Advertisement
YOU ARE HERE: LAT HomeCollectionsHome_sales

HOUSING

Ryland posts net loss on sinking home sales

The Calabasas builder reports a loss of $73.7 million for the second quarter as revenue fell 44% compared with a year ago. Home sales were $261.6 million, down from $472.3 million a year earlier.

July 30, 2009|Peter Y. Hong

Home builder Ryland Group Inc. on Wednesday reported a second-quarter net loss of $73.7 million as revenue dropped 44% compared with the same period a year earlier. Home sales were $261.6 million during the three months ended June 30, down from $472.3 million a year earlier.

The loss of $1.70 a share exceeded the average forecast loss of $1.01 expected by analysts surveyed by Bloomberg. Ryland released the results after the close of regular trading; shares fell 4 cents to $20.48. Shares are down 29% from a high of $29 on Sept. 19, 2008.

Orders for homes in the second quarter were down 16% from the same quarter a year earlier, to 1,716 units.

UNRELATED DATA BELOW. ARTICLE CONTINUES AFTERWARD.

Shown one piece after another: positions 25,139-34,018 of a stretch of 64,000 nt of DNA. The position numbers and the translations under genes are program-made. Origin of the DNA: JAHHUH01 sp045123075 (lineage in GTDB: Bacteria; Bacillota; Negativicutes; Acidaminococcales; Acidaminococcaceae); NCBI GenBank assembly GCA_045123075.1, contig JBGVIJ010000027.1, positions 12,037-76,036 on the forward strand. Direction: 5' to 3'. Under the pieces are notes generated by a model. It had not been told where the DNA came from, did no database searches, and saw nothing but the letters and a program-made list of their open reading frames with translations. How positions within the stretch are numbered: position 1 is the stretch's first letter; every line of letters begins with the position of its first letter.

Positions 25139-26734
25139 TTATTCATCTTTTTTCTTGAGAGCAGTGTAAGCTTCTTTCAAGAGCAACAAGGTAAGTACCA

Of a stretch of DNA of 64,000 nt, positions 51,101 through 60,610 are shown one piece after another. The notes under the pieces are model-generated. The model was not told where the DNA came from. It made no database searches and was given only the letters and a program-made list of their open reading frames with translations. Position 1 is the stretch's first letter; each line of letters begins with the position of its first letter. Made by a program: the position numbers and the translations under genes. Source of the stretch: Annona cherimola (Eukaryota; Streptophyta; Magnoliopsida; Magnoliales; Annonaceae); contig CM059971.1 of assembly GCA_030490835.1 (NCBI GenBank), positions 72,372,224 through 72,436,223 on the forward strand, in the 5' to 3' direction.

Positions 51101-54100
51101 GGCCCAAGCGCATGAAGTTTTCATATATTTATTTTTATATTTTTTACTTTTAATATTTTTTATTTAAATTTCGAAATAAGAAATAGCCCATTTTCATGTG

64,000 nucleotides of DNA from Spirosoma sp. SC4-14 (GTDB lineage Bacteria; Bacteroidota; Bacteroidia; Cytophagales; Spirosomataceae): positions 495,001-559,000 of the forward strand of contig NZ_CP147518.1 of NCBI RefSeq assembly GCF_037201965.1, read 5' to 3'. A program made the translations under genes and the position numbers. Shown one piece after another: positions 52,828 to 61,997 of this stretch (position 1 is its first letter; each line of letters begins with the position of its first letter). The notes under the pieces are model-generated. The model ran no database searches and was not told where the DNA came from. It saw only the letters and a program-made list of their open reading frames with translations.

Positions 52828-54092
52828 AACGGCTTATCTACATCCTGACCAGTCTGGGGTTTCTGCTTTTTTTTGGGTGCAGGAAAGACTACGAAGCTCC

The Calabasas company's executives declined to comment, saying they would do so in a conference call with analysts today. Ryland builds homes in 16 states, including California, Nevada, Arizona and Florida -- states experiencing the most foreclosures and the sharpest home-price declines in the housing downturn.

A massive glut of new homes remains unsold nationwide, though falling prices and tax credits are driving sales up. New-home sales rose 11% in June over May, the Census Bureau reported Monday.

But the rise in new-home sales was offset by the vast supply of unsold homes. New-home sales in June were the lowest for the month since 1982, and the current pace of sales could make 2009 the worst year for new-home sales since the Census Bureau began tracking the data in 1963.

The new homes that sold in June had sat vacant following construction for a median period of one year, the Census Bureau reported.

An index of home prices in 20 metropolitan areas was still down 17% for May from the same month in 2008. The S&P/Case-Shiller home-price index, released Tuesday, rose by less than 1% over its April level, but was still in negative territory when adjusted for seasonality.

--

peter.hong@latimes.com

Advertisement
Los Angeles Times Articles
|
|
|